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NK adopts social insurance, disinfection laws at Supreme People's Assembly meeting

Choe Ryong-hae (C), head of the Supreme People's Assembly (SPA) Presidium, speaks during the 13th plenary meeting of the SPA Presidium at the Mansudae Assembly Hall in Pyongyang on Wednesday, in this photo released by the Korean Central News Agency. (Yonhap)
Choe Ryong-hae (C), head of the Supreme People's Assembly (SPA) Presidium, speaks during the 13th plenary meeting of the SPA Presidium at the Mansudae Assembly Hall in Pyongyang on Wednesday, in this photo released by the Korean Central News Agency. (Yonhap)
North Korea adopted laws on social insurance and disinfection at a meeting of the Supreme People's Assembly, state media said Thursday, amid a nationwide campaign against the coronavirus.

The North also approved a "master plan" for land development in the east coastal area, possibly including the Mount Kumgang resort area that the country used to run jointly with South Korea.

These laws were adopted at a SPA meeting held Wednesday, the Korean Central News Agency (KCNA) said.

The social insurance and security law calls for protecting people's health and "specifies in detail the accumulation and expenditure of social insurance money, the organization, operation and duty of social insurance organ."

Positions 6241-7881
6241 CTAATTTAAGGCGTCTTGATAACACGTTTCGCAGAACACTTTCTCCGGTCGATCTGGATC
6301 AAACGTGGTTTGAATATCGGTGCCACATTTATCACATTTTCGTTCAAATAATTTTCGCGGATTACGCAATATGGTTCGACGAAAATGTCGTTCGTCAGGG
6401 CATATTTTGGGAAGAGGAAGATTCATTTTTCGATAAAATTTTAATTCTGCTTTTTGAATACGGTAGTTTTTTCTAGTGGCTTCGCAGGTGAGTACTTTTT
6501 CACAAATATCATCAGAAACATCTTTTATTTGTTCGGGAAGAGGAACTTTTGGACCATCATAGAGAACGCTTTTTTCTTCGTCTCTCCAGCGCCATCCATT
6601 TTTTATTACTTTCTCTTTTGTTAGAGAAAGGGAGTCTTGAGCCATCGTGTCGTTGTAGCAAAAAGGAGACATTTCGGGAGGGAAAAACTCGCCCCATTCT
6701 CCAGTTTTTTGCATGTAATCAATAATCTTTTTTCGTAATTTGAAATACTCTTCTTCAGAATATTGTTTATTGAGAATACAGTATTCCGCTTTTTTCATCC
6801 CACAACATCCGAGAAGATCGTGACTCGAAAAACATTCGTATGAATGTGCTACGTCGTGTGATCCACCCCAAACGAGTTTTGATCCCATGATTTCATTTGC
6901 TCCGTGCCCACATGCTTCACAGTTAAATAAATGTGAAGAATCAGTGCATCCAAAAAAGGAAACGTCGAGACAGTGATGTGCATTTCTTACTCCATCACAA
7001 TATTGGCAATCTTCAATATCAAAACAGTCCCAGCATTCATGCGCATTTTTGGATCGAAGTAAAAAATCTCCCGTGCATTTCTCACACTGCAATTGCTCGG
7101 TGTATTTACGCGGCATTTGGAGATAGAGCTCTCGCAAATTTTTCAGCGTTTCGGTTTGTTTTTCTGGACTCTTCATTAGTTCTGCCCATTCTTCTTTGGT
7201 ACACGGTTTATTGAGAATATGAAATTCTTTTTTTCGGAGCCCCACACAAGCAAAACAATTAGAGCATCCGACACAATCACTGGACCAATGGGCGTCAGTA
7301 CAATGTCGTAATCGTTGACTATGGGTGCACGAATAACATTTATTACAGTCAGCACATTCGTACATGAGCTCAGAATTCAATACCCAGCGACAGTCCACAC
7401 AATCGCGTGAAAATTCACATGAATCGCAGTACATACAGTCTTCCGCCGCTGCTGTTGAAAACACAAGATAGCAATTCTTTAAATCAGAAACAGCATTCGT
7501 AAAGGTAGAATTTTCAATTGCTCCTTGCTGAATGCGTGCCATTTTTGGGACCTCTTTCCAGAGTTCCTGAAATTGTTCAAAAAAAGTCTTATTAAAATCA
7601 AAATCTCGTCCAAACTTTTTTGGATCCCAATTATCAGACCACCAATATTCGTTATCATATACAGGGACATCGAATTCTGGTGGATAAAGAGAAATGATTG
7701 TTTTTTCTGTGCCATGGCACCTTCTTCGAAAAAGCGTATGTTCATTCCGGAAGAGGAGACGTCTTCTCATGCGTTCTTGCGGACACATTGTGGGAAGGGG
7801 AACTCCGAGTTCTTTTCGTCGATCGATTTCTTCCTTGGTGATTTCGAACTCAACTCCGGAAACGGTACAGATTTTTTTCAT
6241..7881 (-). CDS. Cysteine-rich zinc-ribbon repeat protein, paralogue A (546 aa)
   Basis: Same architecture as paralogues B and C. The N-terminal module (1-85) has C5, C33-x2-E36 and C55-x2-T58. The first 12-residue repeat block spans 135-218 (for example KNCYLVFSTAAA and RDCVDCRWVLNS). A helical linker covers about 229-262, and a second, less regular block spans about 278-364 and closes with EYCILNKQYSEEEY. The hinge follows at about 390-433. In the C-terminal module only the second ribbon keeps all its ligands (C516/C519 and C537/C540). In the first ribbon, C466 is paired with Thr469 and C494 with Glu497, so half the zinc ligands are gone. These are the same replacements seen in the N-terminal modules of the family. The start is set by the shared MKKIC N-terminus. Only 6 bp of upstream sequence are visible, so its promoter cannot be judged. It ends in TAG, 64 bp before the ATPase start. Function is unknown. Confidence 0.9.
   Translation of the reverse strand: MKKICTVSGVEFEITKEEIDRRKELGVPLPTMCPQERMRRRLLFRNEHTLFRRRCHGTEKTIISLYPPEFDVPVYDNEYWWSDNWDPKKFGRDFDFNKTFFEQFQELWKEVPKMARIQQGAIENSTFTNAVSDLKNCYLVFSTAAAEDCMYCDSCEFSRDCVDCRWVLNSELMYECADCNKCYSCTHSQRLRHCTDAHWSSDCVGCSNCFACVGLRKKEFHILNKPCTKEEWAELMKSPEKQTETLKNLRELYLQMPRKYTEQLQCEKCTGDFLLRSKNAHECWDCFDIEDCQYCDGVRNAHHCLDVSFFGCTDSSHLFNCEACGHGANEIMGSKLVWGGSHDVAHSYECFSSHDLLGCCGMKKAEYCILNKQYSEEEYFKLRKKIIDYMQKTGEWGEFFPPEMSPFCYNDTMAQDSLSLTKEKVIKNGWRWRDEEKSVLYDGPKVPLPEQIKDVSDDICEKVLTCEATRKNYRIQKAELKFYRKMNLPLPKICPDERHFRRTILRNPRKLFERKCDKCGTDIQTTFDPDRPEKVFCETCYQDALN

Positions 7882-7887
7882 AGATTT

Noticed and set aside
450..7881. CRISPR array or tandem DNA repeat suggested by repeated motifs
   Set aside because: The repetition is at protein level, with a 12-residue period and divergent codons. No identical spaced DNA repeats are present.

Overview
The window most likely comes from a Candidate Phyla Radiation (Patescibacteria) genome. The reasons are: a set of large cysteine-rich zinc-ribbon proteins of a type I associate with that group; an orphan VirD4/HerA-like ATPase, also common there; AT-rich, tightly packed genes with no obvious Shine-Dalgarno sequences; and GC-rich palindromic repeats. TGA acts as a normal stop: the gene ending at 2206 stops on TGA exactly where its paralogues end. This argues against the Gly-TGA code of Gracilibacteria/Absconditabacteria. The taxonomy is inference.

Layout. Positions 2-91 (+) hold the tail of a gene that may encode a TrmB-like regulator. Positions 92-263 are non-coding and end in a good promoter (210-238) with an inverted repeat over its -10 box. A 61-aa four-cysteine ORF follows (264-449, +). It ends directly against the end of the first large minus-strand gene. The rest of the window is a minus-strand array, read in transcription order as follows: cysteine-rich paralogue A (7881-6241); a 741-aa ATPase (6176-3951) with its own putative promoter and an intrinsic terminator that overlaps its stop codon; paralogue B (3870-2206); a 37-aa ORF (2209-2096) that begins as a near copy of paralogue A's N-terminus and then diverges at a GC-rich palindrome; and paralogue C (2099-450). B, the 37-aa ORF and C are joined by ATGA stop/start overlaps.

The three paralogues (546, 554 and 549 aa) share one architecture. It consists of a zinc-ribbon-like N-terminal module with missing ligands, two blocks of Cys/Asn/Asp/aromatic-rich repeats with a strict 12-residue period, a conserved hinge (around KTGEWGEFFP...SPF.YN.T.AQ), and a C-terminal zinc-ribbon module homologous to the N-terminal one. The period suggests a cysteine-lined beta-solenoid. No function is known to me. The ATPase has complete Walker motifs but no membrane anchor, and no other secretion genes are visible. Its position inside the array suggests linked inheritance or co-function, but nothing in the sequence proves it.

The law appears intended to adopt a social security program to cover medical fees and ensure people basic needs in the form of public insurance amid economic woes from the protracted antivirus efforts and global sanctions.

The disinfection law stipulates that imported goods at "border-passing spots" are strictly disinfected and penalties are imposed in case of violations, in a possible sign preparations may be under way to resume trade activities.

The "master plan" for land development in the east coastal area could include the North's scenic Mount Kumgang resort, though the KCNA did not provide any further details.

Launched in 1998, the Mount Kumgang tour program was regarded as a major inter-Korean cooperative project until it was suspended in 2008 after a female tourist was shot to death by a North Korean guard.

In December last year, North Korea's Premier Kim Tok-hun visited the Mount Kumgang region and called for building a modern and all-inclusive international tourist area "our own way," in an apparent rejection of Seoul's calls for consultations on resuming the long-suspended tour program. (Yonhap)
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